Once a slider 513, 813, 1413 has been designed to meet certain design criteria, the streamlines corresponding to that slider 513, 813, 1413 can be determined. Appropriate streamline control elements 550, 560, 570, 580, 850, 860, 870, 880, 1450, 1460, 1470, 1480 can be added to the design. An iterative process can be used to fine-tune the slider design itself and the streamline control elements 550, 560, 570, 580, 850, 860, 870, 880, 1450, 1460, 1470, 1480 as adjustments in the streamline control elements 550, 560, 570, 580, 850, 860, 870, 880, 1450, 1460, 1470, 1480 can adversely affect the design parameters of the slider 513, 813, 1413.

In summary, there is provided a reduced lubricant accumulating slider 513, 813, 1413 that includes a first air bearing surface 210, 1110 and a second air bearing surface 220, 1120. The slider 513, 813, 1113 also includes a center portion 230, 1130 that is at least partially located between the first air bearing surface 210, 1110 and the second air bearing surface 220, 1120. The slider 513, 813, 1413 also includes a first streamline control element 550, 850, 1450 that is located at least partially between the first air bearing surface 210, 1110 and the center portion 230, 1130 and a second streamline control element 560, 860, 1460 that is located at least partially between the second air bearing surface 220, 1120 and the center portion 230, 1130.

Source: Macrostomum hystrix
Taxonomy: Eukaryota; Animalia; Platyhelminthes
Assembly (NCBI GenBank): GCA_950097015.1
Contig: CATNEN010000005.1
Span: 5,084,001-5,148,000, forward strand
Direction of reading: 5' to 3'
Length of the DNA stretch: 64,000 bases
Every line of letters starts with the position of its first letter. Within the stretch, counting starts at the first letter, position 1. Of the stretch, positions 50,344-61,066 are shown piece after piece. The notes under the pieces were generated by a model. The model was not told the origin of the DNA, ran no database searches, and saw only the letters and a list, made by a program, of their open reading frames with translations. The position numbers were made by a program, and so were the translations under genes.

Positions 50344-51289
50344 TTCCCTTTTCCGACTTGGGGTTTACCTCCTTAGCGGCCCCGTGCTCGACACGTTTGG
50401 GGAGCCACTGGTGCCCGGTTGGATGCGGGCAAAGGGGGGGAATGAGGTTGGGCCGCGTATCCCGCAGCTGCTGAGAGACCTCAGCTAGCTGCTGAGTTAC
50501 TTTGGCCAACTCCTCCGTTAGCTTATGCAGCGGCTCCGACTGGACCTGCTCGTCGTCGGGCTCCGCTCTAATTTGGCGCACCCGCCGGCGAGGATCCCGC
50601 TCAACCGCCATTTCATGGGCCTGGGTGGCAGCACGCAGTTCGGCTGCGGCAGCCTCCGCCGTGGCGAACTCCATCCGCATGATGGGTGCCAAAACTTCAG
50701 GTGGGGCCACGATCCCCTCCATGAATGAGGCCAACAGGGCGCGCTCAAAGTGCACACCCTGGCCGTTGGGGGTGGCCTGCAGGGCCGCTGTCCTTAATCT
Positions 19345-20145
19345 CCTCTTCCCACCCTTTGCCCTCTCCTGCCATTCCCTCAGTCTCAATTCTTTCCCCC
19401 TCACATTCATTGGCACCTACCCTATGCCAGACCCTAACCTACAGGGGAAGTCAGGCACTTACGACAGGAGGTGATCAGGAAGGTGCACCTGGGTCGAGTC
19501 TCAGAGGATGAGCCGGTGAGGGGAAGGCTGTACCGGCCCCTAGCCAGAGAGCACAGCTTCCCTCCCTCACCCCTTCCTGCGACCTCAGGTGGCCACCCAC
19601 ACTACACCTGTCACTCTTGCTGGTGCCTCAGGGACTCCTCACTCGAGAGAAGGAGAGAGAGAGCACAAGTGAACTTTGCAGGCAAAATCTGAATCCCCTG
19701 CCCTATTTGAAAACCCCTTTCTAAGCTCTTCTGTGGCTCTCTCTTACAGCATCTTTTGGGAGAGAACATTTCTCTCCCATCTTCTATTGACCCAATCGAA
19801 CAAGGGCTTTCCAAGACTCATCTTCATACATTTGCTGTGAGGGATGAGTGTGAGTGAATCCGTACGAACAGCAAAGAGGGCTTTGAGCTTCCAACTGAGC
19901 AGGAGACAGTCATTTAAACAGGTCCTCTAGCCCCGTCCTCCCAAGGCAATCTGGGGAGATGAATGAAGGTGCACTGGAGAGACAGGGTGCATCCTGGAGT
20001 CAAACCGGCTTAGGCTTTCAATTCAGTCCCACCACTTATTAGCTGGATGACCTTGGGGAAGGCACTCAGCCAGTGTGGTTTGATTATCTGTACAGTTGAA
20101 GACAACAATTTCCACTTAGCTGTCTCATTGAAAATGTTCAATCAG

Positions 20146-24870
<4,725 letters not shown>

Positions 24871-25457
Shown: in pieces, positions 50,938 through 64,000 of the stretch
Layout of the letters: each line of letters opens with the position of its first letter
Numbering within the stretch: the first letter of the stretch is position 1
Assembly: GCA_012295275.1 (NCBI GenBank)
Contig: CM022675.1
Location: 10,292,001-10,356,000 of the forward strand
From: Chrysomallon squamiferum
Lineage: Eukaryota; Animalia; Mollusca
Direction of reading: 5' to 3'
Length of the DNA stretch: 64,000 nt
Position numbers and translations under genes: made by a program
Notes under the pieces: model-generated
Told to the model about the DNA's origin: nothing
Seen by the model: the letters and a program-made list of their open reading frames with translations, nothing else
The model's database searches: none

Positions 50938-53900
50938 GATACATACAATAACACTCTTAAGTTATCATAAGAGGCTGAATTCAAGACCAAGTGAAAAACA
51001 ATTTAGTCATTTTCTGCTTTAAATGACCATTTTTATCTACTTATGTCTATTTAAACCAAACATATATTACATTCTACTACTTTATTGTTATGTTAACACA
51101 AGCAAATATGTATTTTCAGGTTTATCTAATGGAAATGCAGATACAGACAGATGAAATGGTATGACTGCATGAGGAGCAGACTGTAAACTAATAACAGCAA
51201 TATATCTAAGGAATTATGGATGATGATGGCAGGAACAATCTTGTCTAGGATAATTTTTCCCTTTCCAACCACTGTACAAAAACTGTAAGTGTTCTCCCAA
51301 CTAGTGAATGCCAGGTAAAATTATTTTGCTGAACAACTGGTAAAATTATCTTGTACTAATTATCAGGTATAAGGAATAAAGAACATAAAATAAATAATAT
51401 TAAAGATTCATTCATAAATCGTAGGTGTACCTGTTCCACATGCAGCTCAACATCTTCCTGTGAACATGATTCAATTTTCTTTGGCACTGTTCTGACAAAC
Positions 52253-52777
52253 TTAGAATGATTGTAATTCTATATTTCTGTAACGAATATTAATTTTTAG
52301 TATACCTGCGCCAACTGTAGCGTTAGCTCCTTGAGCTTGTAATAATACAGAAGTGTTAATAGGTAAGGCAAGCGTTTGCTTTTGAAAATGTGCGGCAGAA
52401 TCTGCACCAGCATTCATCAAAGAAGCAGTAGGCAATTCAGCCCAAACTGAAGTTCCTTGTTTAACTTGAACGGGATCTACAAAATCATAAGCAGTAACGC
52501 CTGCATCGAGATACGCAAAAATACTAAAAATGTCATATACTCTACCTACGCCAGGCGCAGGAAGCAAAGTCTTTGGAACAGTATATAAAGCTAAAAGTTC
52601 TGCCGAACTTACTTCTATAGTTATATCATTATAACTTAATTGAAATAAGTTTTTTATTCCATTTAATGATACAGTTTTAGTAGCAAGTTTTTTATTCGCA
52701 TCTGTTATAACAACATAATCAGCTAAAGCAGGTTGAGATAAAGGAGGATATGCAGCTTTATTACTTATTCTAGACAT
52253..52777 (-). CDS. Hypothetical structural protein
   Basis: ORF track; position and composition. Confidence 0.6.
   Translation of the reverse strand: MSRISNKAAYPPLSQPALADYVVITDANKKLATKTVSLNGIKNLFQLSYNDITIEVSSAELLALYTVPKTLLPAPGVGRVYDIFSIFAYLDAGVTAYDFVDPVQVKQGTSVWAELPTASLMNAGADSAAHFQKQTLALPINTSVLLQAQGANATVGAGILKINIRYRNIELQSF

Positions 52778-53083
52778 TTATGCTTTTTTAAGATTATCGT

Preferably, the center portion 230, 1130 includes a center air bearing surface. In a preferred embodiment, there is a third streamline control element 570, 1470 in contact with the first air bearing surface 210, 1110 and a fourth streamline control element 580, 1480 in contact with the second air bearing surface 210, 1110. Preferably, there is a recessed area 205, 1105 between the first air bearing surface 210, 1110 and the second air bearing surface 220, 1120. In a preferred embodiment, each of the streamline control elements 550, 560, 570, 580, 850, 860, 870, 880, 1450, 1460, 1470, 1480 are elements that are raised above a surface of the recessed area 205, 1105, each element being less than or equal in height to the first and second air bearing surfaces 210, 220, 1110, 1120.